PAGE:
Arthur Andersen Signs on to $25M Global Crossing Settlement

August 3, 2005 ( - Now defunct auditor Arthur Andersen has settled an investor lawsuit about its role in the financial implosion of Global Crossing as part of a $25 million deal, plaintiffs' lawyers reported.

The investors accused Global Crossing, a telecommunications network provider, its former officers and directors, and advisers of falsifying financial filings to hide losses, Reuters reported. The lead plaintiffs, the Public Employees Retirement System of Ohio and the State Teachers Retirement System of Ohio claimed they lost more than $110 million.

Global Crossing, founded by Gary Winnick, turned to a US Bankruptcy Court for protection from its creditors in January 2002 after struggling with too much debt and undersea fiber-optic cable capacity and amid doubts raised about its accounting practices. The company emerged from Bankruptcy Court in December 2003.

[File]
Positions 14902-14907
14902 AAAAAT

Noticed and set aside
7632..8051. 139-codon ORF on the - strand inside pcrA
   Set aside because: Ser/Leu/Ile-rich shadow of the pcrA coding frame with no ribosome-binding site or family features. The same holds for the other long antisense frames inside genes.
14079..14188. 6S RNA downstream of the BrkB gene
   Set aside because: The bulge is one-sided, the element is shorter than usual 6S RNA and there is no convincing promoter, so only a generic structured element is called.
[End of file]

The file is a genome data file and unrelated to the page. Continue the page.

Last March, Winnick and some former officers and directors agreed to pay $325 million to settle investor lawsuits (See  Global Crossing Settlement Gets Court OK ). The latest contributions brought the total recovery by shareholders and employees of Global Crossing to $425 million, $345 million of that from the securities class action, the Grant & Eisenhofer law firm said.

Meanwhile, the federal judge overseeing the Global Crossing securities fraud class action has given approval to a $75 million settlement from Citigroup for its role as a Global Crossing financial adviser, the law firm said.

Citigroup, which was one of Global Crossing’s bankers, was accused of issuing inflated research reports and failing to disclose conflicts of interest.